8 Types of Credit Cards to Apply For
There are several different types of credit cards—which one is right for you?
With so many credit cards available, how do you pick the one that’s right for you? When you start to compare credit cards, the combinations of features, perks and conditions can be overwhelming.
Before you pick a specific card, it’s helpful to understand the different types of credit cards that are available. How do they match up to your credit score, your needs, and the kinds of rewards you want to earn? And what are the fees, interest rates and other charges associated with each type of card? This guide to credit card types can help you get started.
1. Cash Back Credit Cards
Depending on the card, cash back credit cards may reward everyday spending on things like groceries, gas, dining and entertainment. For every qualifying purchase, you earn back a percentage of what you spend.
Some of the ways you might be able to redeem your cash back include:
- Statement credits.
- Gift cards.
There are a couple of different types of cash back credit cards to choose from:
- Flat-rate cards offer the same reward rate for all purchases.
- Category-earn cards may offer higher rewards when you use them for particular things, like restaurant bills or groceries.
2. Travel Rewards Credit Cards
If you travel a lot, you might want to look into a travel rewards credit card. When you use a travel credit card to make purchases, you may earn rewards that can be redeemed in different travel-related ways.
You might be able to use a travel rewards credit card to earn rewards on purchases that aren’t travel-related too. For example, some travel rewards cards might offer the same rewards rate on all purchases. Others might offer a higher rewards rate for travel-related purchases.
There are two main types of travel rewards credit cards:
- General travel rewards cards aren’t associated with any particular airline or hotel. This may give you more freedom to choose how to redeem your rewards. For example, you could earn “miles” toward a future flight. Or you could redeem points for perks, like vacation rentals.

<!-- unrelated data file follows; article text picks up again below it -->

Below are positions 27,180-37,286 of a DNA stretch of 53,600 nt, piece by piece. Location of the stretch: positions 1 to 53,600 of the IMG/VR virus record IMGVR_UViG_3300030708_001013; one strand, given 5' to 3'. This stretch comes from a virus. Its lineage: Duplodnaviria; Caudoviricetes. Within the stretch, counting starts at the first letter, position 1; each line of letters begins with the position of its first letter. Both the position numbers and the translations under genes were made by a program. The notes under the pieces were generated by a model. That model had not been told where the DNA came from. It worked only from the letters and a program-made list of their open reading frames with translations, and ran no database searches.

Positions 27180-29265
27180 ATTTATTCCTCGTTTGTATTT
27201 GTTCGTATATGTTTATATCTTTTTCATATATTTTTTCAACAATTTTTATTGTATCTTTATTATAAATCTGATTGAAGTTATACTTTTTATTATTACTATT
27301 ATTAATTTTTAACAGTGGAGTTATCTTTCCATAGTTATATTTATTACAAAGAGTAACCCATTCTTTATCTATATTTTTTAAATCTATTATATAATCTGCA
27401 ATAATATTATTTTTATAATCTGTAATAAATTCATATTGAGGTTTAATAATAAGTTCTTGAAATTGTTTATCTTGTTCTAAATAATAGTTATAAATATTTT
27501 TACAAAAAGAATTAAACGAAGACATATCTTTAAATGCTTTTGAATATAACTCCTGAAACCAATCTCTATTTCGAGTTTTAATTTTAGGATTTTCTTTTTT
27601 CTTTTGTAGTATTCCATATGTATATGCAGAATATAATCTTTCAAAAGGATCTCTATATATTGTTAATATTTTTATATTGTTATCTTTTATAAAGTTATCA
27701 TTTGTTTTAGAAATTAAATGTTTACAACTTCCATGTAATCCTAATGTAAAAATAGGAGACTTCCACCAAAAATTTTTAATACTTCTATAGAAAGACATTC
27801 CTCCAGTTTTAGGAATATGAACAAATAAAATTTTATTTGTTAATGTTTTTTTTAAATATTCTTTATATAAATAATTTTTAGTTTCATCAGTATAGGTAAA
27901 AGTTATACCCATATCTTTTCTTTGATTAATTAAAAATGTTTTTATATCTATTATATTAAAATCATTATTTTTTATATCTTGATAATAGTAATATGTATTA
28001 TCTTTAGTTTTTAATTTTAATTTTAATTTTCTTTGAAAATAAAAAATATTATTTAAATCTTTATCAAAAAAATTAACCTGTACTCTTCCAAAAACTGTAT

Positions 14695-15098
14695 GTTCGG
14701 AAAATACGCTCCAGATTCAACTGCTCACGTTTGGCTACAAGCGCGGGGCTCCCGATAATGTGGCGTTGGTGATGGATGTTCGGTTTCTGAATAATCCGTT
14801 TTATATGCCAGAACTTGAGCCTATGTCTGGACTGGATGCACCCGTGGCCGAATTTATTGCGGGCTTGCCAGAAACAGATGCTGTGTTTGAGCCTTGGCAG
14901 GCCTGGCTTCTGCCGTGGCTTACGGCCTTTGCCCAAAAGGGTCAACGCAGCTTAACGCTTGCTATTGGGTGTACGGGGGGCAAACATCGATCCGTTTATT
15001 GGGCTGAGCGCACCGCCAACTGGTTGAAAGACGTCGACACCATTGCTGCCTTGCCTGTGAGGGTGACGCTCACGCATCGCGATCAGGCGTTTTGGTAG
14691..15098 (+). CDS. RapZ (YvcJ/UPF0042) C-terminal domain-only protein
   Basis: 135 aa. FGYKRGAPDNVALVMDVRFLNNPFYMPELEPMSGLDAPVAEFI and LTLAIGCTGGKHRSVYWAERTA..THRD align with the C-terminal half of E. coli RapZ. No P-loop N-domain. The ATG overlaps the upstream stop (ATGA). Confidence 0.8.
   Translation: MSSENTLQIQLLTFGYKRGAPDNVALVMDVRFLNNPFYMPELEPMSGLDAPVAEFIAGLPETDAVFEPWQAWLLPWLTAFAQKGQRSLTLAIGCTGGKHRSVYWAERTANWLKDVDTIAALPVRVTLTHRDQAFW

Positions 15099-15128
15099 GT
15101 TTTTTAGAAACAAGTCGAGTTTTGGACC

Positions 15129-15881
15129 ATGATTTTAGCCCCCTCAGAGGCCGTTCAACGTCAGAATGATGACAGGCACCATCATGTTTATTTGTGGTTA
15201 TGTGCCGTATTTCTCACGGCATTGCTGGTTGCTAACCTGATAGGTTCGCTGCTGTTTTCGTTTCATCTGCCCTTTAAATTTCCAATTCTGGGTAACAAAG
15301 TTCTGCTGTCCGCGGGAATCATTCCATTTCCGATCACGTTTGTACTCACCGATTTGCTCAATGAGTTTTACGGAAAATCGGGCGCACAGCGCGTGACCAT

- Co-branded travel rewards cards are branded jointly by the card issuer and the merchant—usually a specific airline or hotel. You can use the card as normal, but any rewards earned are generally redeemable only with that specific airline or hotel chain.
3. Secured Credit Cards
Your credit score is an important factor when it comes to qualifying for a credit card. If you’re new to credit or building it, applying for a secured credit card may be an option.
So how do they work? You put down a security deposit that’s held by the card’s issuer as collateral. You can then use the card to make purchases just like you do with any other card. And you might even get your deposit back if you use your card responsibly.
You can help build credit with the responsible use of a credit card. But if you’re approved for any card and don’t use it wisely, it could have a negative impact on your credit. With any card, it’s best to pay your bill in full and on time every month. It’s difficult to build a good credit history if you wind up missing payments.
4. Student Credit Cards
A student credit card can do much more than offer a line of credit to someone in college. You can also use it responsibly to help build credit history.
Student credit cards work in a similar way to other types of cards. They’re just more tailored to the college crowd. For example:
- They may be easier to qualify for. Many student credit cards have more relaxed credit requirements.
- They may offer more relevant benefits. You might not care about earning a flight upgrade. But earning 1% unlimited cash back, for example—that could come in handy.
Getting a student credit card isn’t a decision to make lightly, though. You may be able to help protect yourself from the potential pitfalls of credit if you follow these tips for using credit cards responsibly.
5. Business Credit Cards
You don’t need to be in charge of a multinational corporation to qualify for a business credit card. They can be useful to many types of businesses, whether you’re opening the coffee shop of your dreams or doing a bit of freelancing on the side.